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Throw the Technicals Out the Window
12/23/2010 2:23 pm EST
The stock buyers don’t care the market’s overbought, and the price action is bullish, writes Lawrence McMillan, editor of The Option Strategist.
The Standard and Poor’s 500 (SPX) and other major indices are at new post-2008 highs. The latest advance, which began at the first of the month, has been accompanied by deteriorating technical indicators. However, price is the most important indicator, and apparently a good number of buyers are driven by a need to “catch up” in performance; such buyers care little about technical indicators.
Earlier this month, the S&P had stalled for several days near the November highs at 1225-1227. Then it gapped over that level and appeared that it would take off, thereby confirming the next leg up in the bull market. However, sellers appeared and drove the index back down that day, closing near its lows. That alone was very negative action, but there were other negative indicators from breadth and put-call ratios as well. If this had been any “normal” market—or a purer trading market, such as a commodity—that negative reversal would have continued on into the next day at least, and perhaps much more.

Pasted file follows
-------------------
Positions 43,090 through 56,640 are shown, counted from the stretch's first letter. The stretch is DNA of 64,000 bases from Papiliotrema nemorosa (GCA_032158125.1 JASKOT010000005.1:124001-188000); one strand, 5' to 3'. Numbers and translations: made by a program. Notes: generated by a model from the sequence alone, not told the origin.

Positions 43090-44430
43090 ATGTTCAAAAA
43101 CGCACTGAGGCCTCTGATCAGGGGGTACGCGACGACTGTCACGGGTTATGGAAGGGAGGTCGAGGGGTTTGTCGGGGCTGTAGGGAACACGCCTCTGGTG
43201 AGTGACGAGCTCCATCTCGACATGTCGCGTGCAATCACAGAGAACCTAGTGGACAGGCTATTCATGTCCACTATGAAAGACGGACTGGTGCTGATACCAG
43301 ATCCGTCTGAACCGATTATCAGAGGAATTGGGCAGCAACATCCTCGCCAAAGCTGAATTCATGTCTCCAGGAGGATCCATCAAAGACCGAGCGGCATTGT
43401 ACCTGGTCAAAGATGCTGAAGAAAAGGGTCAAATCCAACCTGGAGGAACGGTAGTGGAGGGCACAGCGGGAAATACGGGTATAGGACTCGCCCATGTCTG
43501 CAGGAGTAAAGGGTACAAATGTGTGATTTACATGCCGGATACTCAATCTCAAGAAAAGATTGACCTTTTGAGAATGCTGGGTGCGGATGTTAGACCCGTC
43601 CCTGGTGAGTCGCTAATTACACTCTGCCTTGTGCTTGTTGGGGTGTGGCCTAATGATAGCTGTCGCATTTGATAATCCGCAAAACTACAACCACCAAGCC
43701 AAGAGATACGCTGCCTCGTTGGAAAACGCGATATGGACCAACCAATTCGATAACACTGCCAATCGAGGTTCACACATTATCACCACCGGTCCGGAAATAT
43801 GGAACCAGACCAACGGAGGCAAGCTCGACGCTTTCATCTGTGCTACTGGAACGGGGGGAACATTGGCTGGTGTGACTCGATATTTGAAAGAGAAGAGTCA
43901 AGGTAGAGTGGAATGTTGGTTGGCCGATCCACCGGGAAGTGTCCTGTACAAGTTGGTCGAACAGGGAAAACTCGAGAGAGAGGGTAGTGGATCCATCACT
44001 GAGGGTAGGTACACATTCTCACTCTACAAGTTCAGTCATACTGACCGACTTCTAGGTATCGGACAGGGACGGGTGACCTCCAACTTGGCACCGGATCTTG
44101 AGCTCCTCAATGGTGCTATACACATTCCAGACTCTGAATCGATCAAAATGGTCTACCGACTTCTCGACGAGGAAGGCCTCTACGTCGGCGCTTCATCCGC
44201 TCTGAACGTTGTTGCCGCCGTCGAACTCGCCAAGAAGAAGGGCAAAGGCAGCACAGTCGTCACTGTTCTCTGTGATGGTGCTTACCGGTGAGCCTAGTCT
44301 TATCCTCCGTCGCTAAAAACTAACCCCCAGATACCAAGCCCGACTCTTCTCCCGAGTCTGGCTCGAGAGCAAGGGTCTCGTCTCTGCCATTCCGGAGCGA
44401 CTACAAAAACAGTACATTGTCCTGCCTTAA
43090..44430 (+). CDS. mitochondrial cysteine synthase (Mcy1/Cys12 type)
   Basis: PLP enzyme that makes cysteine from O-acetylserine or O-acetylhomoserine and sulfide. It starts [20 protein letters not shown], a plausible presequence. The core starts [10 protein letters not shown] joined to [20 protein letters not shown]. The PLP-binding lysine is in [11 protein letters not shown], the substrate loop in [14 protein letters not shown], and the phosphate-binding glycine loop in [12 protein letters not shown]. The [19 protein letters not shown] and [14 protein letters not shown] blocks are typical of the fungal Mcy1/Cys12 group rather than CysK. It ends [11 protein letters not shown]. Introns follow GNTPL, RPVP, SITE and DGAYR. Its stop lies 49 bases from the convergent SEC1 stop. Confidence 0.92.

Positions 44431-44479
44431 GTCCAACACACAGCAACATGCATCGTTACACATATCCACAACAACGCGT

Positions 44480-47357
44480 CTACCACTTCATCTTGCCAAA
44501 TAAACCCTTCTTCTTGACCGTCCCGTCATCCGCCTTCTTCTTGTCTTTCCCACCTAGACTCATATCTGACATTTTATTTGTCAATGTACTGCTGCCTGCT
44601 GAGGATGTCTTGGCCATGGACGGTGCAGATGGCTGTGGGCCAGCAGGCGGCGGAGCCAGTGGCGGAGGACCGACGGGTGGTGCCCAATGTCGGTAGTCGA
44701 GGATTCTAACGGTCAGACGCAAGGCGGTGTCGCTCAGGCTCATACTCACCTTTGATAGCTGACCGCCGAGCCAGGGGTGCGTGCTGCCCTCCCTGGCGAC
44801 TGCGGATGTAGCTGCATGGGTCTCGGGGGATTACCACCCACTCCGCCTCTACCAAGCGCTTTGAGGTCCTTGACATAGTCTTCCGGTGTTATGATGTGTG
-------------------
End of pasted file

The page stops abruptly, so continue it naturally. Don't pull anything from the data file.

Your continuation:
But it did not. In fact, the next two days, the S&P 500 crept higher. It has now exceeded the April and November highs, and on a chart basis alone, has targets in the 1280 to 1300 area.
Fear Strikes Out
The only technical indicator that is confirming this movement is volatility. The volatility indices (the VIX (VIX) and VXO (VXO) ) have made new lows. That confirms the breakout and is bullish for stocks.
The other indicators are somewhat less enthusiastic, although if prices continue to proceed upward day after day, breadth and put-call ratios will certainly be dragged along.
Both the standard and the weighted equity-only put-call ratios have rolled over and begun to rise. Those are sell signals. NYSE market breadth has been much less enthusiastic than “stocks only” breadth. As a result, the NYSE breadth oscillator is now on a sell signal. The “stocks only” breadth has been stronger. That breadth oscillator remains on a buy signal and in overbought territory. The difference between the two is historically very large. It hasn’t been this high since July 2008, and since February 2005 before that.
In looking at previous times when “stocks only” was more than 200 points higher than the NYSE-based, they generally indicated an overbought market, although these signals tended to occur early—before the actual market tops.
In summary, the chart of the S&P 500 is bullish and that is the most important indicator. There is support at 1220, and a violation of that might be problematic for the bulls. Aside from that, the path of least resistance is higher.
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